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Theory of mind deficit in bipolar disorder: is it related to a previous history of psychotic symptoms?
Psychiatry Res. 2008 Dec 15; 161(3):309-17.PR

Abstract

It has been hypothesized that a Theory of Mind (ToM) deficit could be a vulnerability marker for psychosis. Recent studies, however, have shown ToM deficits in affective relapses of bipolar disorder as well as in the euthymic phase. This study analyzes the relationship between ToM and a previous history of psychotic symptoms in bipolar disorder. ToM, sustained attention and executive functions were analyzed in 75 bipolar euthymic patients with three or more previous relapses (42 of them had a history of psychotic symptoms and 33 did not) and 48 healthy subjects. ToM was assessed with the Advanced Test by Happé. ToM performance was similar in bipolar patients with or without a history of psychotic symptoms, and in both cases it was significantly reduced as compared with the healthy control group. Similarly, both bipolar groups showed impaired sustained attention and executive functions. This general cognitive deficit partially explains the differences obtained in ToM. The ToM instrument used shows low sensitivity for assessing ToM in bipolar patients and it could partially reflect general cognitive functioning rather than a specific deficit in psychosis. ToM deficit is not a trait marker for psychosis, given that it is present in bipolar disorder regardless of a previous history of psychotic symptoms.

Authors+Show Affiliations

Psychiatry Department, Principe de Asturias University Hospital, University of Alcalá, Madrid, Spain. guillermo.lahera@gmail.comNo affiliation info availableNo affiliation info availableNo affiliation info availableNo affiliation info availableNo affiliation info availableNo affiliation info available

Pub Type(s)

Journal Article

Language

eng

PubMed ID

18996602

Citation

Lahera, Guillermo, et al. "Theory of Mind Deficit in Bipolar Disorder: Is It Related to a Previous History of Psychotic Symptoms?" Psychiatry Research, vol. 161, no. 3, 2008, pp. 309-17.
Lahera G, Montes JM, Benito A, et al. Theory of mind deficit in bipolar disorder: is it related to a previous history of psychotic symptoms? Psychiatry Res. 2008;161(3):309-17.
Lahera, G., Montes, J. M., Benito, A., Valdivia, M., Medina, E., Mirapeix, I., & Sáiz-Ruiz, J. (2008). Theory of mind deficit in bipolar disorder: is it related to a previous history of psychotic symptoms? Psychiatry Research, 161(3), 309-17. https://doi.org/10.1016/j.psychres.2007.08.009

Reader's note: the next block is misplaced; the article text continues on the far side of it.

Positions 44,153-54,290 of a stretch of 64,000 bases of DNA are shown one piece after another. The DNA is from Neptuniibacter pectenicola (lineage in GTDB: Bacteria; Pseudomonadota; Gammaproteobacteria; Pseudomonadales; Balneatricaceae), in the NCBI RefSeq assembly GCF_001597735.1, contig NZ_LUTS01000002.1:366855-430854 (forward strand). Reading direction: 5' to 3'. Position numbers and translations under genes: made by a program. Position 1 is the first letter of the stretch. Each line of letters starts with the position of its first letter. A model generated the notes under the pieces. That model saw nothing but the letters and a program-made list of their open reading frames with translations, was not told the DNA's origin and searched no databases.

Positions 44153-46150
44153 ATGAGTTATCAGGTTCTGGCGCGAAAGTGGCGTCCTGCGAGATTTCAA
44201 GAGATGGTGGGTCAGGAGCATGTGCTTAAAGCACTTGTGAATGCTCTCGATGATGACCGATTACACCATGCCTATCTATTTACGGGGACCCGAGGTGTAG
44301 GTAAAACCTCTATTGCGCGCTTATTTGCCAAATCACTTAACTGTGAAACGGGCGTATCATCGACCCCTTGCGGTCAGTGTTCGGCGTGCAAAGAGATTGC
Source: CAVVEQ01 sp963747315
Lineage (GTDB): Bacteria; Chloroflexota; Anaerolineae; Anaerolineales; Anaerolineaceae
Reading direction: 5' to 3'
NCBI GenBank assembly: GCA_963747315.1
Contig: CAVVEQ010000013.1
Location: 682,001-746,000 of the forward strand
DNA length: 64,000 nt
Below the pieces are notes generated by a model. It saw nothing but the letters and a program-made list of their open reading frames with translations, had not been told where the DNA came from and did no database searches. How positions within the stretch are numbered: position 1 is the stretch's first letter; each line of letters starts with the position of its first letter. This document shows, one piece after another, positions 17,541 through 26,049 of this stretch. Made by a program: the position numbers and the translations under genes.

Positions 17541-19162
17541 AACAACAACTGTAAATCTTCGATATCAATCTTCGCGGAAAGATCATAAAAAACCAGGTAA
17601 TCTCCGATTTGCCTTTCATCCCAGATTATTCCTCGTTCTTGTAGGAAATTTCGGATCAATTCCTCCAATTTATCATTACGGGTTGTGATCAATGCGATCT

Lahera G, et al. Theory of Mind Deficit in Bipolar Disorder: Is It Related to a Previous History of Psychotic Symptoms. Psychiatry Res. 2008 Dec 15;161(3):309-17. PubMed PMID: 18996602.
* Article titles in AMA citation format should be in sentence-case
TY - JOUR T1 - Theory of mind deficit in bipolar disorder: is it related to a previous history of psychotic symptoms? AU - Lahera,Guillermo, AU - Montes,José Manuel, AU - Benito,Adolfo, AU - Valdivia,María, AU - Medina,Elena, AU - Mirapeix,Isabel, AU - Sáiz-Ruiz,Jerónimo, Y1 - 2008/11/08/ PY - 2007/04/02/received PY - 2007/07/17/revised PY - 2007/08/11/accepted PY - 2008/11/11/pubmed PY - 2009/2/5/medline PY - 2008/11/11/entrez SP - 309 EP - 17 JF - Psychiatry research JO - Psychiatry Res VL - 161 IS - 3 N2 - It has been hypothesized that a Theory of Mind (ToM) deficit could be a vulnerability marker for psychosis. Recent studies, however, have shown ToM deficits in affective relapses of bipolar disorder as well as in the euthymic phase. This study analyzes the relationship between ToM and a previous history of psychotic symptoms in bipolar disorder. ToM, sustained attention and executive functions were analyzed in 75 bipolar euthymic patients with three or more previous relapses (42 of them had a history of psychotic symptoms and 33 did not) and 48 healthy subjects. ToM was assessed with the Advanced Test by Happé. ToM performance was similar in bipolar patients with or without a history of psychotic symptoms, and in both cases it was significantly reduced as compared with the healthy control group. Similarly, both bipolar groups showed impaired sustained attention and executive functions. This general cognitive deficit partially explains the differences obtained in ToM. The ToM instrument used shows low sensitivity for assessing ToM in bipolar patients and it could partially reflect general cognitive functioning rather than a specific deficit in psychosis. ToM deficit is not a trait marker for psychosis, given that it is present in bipolar disorder regardless of a previous history of psychotic symptoms. SN - 0165-1781 UR - https://www.unboundmedicine.com/medline/citation/18996602/Theory_of_mind_deficit_in_bipolar_disorder:_is_it_related_to_a_previous_history_of_psychotic_symptoms L2 - https://linkinghub.elsevier.com/retrieve/pii/S0165-1781(07)00293-4 DB - PRIME DP - Unbound Medicine ER -